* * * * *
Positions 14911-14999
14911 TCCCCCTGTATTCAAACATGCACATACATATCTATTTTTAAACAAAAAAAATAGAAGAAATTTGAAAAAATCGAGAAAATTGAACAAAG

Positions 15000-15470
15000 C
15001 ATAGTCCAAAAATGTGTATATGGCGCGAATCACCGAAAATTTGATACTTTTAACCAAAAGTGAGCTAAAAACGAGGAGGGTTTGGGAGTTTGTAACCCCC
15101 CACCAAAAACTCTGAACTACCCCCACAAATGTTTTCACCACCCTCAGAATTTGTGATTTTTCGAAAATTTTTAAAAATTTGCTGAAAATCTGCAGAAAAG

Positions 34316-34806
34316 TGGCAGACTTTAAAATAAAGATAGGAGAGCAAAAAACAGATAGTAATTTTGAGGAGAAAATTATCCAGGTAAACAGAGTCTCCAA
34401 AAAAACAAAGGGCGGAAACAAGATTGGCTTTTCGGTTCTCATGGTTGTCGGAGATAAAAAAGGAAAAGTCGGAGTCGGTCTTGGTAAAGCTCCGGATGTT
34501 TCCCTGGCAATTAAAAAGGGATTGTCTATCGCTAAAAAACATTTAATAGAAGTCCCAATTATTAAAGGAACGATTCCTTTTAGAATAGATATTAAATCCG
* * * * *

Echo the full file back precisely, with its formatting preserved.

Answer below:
Positions 14911-14999
14911 TCCCCCTGTATTCAAACATGCACATACATATCTATTTTTAAACAAAAAAAATAGAAGAAATTTGAAAAAATCGAGAAAATTGAACAAAG

Positions 15000-15470
15000 C
15001 ATAGTCCAAAAATGTGTATATGGCGCGAATCACCGAAAATTTGATACTTTTAACCAAAAGTGAGCTAAAAACGAGGAGGGTTTGGGAGTTTGTAACCCCC
15101 CACCAAAAACTCTGAACTACCCCCACAAATGTTTTCACCACCCTCAGAATTTGTGATTTTTCGAAAATTTTTAAAAATTTGCTGAAAATCTGCAGAAAAG

Positions 34316-34806
34316 TGGCAGACTTTAAAATAAAGATAGGAGAGCAAAAAACAGATAGTAATTTTGAGGAGAAAATTATCCAGGTAAACAGAGTCTCCAA
34401 AAAAACAAAGGGCGGAAACAAGATTGGCTTTTCGGTTCTCATGGTTGTCGGAGATAAAAAAGGAAAAGTCGGAGTCGGTCTTGGTAAAGCTCCGGATGTT
34501 TCCCTGGCAATTAAAAAGGGATTGTCTATCGCTAAAAAACATTTAATAGAAGTCCCAATTATTAAAGGAACGATTCCTTTTAGAATAGATATTAAATCCG